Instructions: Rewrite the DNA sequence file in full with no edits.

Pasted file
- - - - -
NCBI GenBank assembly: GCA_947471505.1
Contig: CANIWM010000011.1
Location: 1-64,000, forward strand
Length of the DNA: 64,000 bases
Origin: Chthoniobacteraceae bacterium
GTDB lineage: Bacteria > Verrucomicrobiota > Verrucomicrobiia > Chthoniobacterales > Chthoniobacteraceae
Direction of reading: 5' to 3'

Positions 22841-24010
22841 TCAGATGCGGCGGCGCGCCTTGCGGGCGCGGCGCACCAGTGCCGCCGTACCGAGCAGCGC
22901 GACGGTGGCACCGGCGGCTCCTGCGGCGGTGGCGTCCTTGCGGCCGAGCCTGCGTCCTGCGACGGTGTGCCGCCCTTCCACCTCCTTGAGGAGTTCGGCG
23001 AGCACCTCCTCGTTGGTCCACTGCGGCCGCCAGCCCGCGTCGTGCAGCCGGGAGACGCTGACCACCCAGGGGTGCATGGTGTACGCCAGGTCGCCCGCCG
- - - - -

NCBI GenBank assembly: GCA_947471505.1
Contig: CANIWM010000011.1
Location: 1-64,000, forward strand
Length of the DNA: 64,000 bases
Origin: Chthoniobacteraceae bacterium
GTDB lineage: Bacteria > Verrucomicrobiota > Verrucomicrobiia > Chthoniobacterales > Chthoniobacteraceae
Direction of reading: 5' to 3'

Positions 22841-24010
22841 TCAGATGCGGCGGCGCGCCTTGCGGGCGCGGCGCACCAGTGCCGCCGTACCGAGCAGCGC
22901 GACGGTGGCACCGGCGGCTCCTGCGGCGGTGGCGTCCTTGCGGCCGAGCCTGCGTCCTGCGACGGTGTGCCGCCCTTCCACCTCCTTGAGGAGTTCGGCG
23001 AGCACCTCCTCGTTGGTCCACTGCGGCCGCCAGCCCGCGTCGTGCAGCCGGGAGACGCTGACCACCCAGGGGTGCATGGTGTACGCCAGGTCGCCCGCCG